Hogtown Smoke has been open in the Beach(es) for less than a month, and already the food truck’s brick and mortar offspring is on fire. Take-away orders start rolling in via phone before the doors even open, and in the evenings I’m told the wait is 45 minutes or longer.
Owners Scott and Kevin Fraser opened this 30-seat eatery after getting stuck in traffic and seeing the storefront for lease. The deal was sealed with the serendipitous inclusion of an enormous backyard that’ll house the three smokers that Scott has already acquired, not to mention the new 500lb barrel smoker that’s on order from Oklahoma. Future plans will see the outdoor kitchen set to one side to make room for seating next patio season.
Inside is warm and cozy. The decor employs reclaimed barn board, tin bucket light shades, and salvaged church pew seating. The menu is scrawled across a chalkboard wall and the bar at the back doubles as the takeout counter.
The menu is not cheap, but considering the generous portion sizes and top quality meats, nothing seems outrageous. Pig Out Platters ($64-$182) will feed three to 10 people and if you order it to stay, you’ll draw envious glares from onlooking diners.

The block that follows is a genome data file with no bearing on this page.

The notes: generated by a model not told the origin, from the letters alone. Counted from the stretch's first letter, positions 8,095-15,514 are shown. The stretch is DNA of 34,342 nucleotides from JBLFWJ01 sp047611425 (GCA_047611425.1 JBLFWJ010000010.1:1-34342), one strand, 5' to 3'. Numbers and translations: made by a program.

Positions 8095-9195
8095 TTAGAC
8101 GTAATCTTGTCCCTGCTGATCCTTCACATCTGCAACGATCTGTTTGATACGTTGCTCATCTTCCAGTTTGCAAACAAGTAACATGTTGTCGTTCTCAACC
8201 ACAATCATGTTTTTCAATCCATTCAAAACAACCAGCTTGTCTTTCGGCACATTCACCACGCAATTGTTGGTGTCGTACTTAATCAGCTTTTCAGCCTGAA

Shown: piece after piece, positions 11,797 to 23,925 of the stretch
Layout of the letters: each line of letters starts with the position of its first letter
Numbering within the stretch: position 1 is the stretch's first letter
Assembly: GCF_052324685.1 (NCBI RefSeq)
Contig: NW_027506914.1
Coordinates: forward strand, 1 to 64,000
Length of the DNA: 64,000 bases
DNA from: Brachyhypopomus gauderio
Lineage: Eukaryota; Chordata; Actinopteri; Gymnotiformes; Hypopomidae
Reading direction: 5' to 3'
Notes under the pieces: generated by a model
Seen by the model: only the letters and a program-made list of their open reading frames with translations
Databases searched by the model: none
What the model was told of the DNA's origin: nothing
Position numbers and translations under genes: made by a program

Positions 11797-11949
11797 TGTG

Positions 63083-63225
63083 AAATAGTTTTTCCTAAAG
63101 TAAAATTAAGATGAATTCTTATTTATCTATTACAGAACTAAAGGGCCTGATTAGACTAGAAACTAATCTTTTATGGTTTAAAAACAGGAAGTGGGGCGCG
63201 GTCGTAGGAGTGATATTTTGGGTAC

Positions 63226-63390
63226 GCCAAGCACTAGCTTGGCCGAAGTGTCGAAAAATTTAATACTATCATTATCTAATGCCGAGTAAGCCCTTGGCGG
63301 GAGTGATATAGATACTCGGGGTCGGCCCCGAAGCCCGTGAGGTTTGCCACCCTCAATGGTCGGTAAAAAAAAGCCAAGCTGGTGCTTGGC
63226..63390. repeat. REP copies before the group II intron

The full spread features a sampling of everything. There’s pork ribs or beef ribs, brisket, pulled pork, Patron-infused chicken and wings.
A choice of three sides (at least) are included with the platters: hearty root beer-baked beans, cornbread muffins, slaw (creamy or vinegar based) or seasoned fries are among the options. Vegetarians should probably just sit this one out.
The glorious array of low and slow cooked meats are served au natural (not sauced) to show off their merits. Sliced brisket boasts black bark and a deep pink ring; crisp golden chicken skin encases juicy poultry that was steamed (thanks to Patron and lime juice injections) as it smoked; beef ribs that should’ve been cut down to short ribs but are instead served whole on mammoth bones. House-made sauces are offered on the side and come in seven varieties ranging from mild to hot and in unique flavours like peanut butter chipotle, mango habanero or ghost pepper hot sauce.
For dining singles and duos there are sandwiches ($13-$16), chicken dinners ($20) and sample platters ($26-$45) all served with a choice of at least two heaping sides.